The free level of MailChimp does not allow for automation, and most authors come immediately unstuck when they try to figure out how to send a first email with a link to a free book. That's easily solved without upgrading your account. Navigate to Lists > Signup Forms > General Forms [1]. Then click on the drop-down menu [2] then select Final ‘welcome' email from the list. You should customise this email and include a link to your free book, delivered via Dropbox, BookFunnel or instaFreebie.


Make sure that you have “Send a final welcome email” selected in your Campaign defaults [1].

screenshotYou'll find this option in Lists > Settings > List name and Defaults. Hint: Uncheck the box in [2] and [3] for a simpler customer experience.

Tip 2: Back-Up Your Data

It's important to remember that when you gather Likes on Facebook and Followers on Twitter, you don't actually ‘own' those fans. It's always sensible not to build your business on somebody else's platform. So, while social media is a great way to find new readers and interact with them, always do so with the aim of getting those fans into your email marketing list. Your list of names and email addresses is an asset in your author business, something that you own and which is portable. To backup your data onto your hard drive, navigate to Profile > Settings > Manage My Data. Click on Build My Data Backup [1] to create the CSV file and, once the file has been built, click the link to download the file [2]. Store this safely on your PC and repeat the process of a regular basis, depending on how fast your list is increasing in size.


Tip 3: Experiment With A/B Testing

A/B testing, or ‘split testing' as it's known, is the process of testing multiple components of your email marketing to determine what is working and what is not. If you have an email list of a decent size – over 1000 subscribers works best – then you should definitely give this a try. When you create a new campaign, select A/B testing campaign instead of Regular campaign [1/2].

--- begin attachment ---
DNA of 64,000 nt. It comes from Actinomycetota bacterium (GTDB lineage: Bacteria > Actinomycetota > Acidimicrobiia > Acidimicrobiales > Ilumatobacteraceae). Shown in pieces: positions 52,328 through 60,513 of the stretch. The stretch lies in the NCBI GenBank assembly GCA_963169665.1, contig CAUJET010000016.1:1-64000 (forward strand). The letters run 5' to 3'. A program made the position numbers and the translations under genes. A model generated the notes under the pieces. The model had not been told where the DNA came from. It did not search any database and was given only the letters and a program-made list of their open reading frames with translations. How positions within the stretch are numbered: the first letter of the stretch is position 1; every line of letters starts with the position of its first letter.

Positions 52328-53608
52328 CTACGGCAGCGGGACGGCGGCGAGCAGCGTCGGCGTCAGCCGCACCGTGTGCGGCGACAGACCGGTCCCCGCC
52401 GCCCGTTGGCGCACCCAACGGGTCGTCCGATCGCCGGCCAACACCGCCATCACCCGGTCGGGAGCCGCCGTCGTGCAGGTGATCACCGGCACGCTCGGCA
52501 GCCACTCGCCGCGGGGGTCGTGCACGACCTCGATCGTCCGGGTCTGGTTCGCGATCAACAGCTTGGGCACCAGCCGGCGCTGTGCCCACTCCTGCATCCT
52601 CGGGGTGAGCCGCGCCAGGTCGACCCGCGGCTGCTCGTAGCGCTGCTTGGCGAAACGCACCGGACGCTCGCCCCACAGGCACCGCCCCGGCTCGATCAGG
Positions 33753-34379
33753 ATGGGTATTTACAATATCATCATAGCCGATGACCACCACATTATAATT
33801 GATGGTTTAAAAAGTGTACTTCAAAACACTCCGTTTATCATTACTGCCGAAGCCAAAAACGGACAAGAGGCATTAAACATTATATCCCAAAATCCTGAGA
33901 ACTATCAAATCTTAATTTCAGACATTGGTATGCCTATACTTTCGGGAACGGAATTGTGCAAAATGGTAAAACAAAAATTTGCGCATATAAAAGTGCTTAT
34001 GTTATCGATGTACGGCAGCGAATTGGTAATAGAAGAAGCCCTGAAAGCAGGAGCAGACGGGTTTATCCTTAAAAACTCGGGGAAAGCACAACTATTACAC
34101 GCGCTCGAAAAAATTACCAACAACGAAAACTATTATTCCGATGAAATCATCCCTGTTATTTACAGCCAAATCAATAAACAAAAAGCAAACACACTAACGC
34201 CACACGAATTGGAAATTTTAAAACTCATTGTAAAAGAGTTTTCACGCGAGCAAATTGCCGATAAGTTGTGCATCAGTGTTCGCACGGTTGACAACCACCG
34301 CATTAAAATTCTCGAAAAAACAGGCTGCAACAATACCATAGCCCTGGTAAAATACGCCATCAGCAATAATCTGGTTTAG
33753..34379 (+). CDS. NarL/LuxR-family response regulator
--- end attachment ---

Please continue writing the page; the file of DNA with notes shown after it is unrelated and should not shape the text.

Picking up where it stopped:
MailChimp allows you to test the following elements:

  • Subject line
  • From name
  • Content
  • Send time

“Subject line” is the best and easiest component to test for the new email marketer, with “Send time” following after that. Test three different subject lines and determine which delivers the most opens over a period of 1 day or more.

A typical test might be:

  • Send subject line 1 to 15% of email subscribers
  • Send subject line 2 to 15% of email subscribers
  • Send subject line 3 to 15% of email subscribers

After 24 hours, send the most popular subject line to the remaining 55% of subscribers. MailChimp will determine which of the subject lines is getting the best response, and at a certain point, determined by you, it will deliver the winning subject line to the remainder of your email list. Using split testing takes the guesswork out of email marketing, it gives you empirical data on which to base your marketing decisions.



MailChimp is a powerful and free tool which should be used by all indie authors to grow a list of prospects and readers. It is an important asset in any business and will, in time, give you a source of ‘customers on tap' which you can turn on whenever you launch a new book.

OVER TO YOU Like to share your top tips for using MailChimp? Do you have reasons for preferring a different email marketing system? Do tell!




Author: Paul Teague

Paul Teague is the self-published author of 13 books and the host of the Self-Publishing Journeys Podcast at www.self-publishing-journeys.com